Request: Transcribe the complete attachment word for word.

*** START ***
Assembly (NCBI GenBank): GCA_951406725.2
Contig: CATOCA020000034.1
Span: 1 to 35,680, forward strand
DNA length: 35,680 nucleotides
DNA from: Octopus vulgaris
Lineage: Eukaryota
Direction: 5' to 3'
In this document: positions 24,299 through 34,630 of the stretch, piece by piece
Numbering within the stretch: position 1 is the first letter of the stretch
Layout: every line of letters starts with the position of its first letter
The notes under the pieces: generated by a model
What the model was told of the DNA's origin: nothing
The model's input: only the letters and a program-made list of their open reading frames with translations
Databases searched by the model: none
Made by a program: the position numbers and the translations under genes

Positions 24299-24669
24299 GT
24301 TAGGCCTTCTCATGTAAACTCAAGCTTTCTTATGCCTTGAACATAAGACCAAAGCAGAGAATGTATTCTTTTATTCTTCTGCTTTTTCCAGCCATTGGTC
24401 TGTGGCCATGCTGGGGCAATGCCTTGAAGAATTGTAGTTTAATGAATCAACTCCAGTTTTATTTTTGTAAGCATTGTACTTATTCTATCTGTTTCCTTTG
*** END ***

Assembly (NCBI GenBank): GCA_951406725.2
Contig: CATOCA020000034.1
Span: 1 to 35,680, forward strand
DNA length: 35,680 nucleotides
DNA from: Octopus vulgaris
Lineage: Eukaryota
Direction: 5' to 3'
In this document: positions 24,299 through 34,630 of the stretch, piece by piece
Numbering within the stretch: position 1 is the first letter of the stretch
Layout: every line of letters starts with the position of its first letter
The notes under the pieces: generated by a model
What the model was told of the DNA's origin: nothing
The model's input: only the letters and a program-made list of their open reading frames with translations
Databases searched by the model: none
Made by a program: the position numbers and the translations under genes

Positions 24299-24669
24299 GT
24301 TAGGCCTTCTCATGTAAACTCAAGCTTTCTTATGCCTTGAACATAAGACCAAAGCAGAGAATGTATTCTTTTATTCTTCTGCTTTTTCCAGCCATTGGTC
24401 TGTGGCCATGCTGGGGCAATGCCTTGAAGAATTGTAGTTTAATGAATCAACTCCAGTTTTATTTTTGTAAGCATTGTACTTATTCTATCTGTTTCCTTTG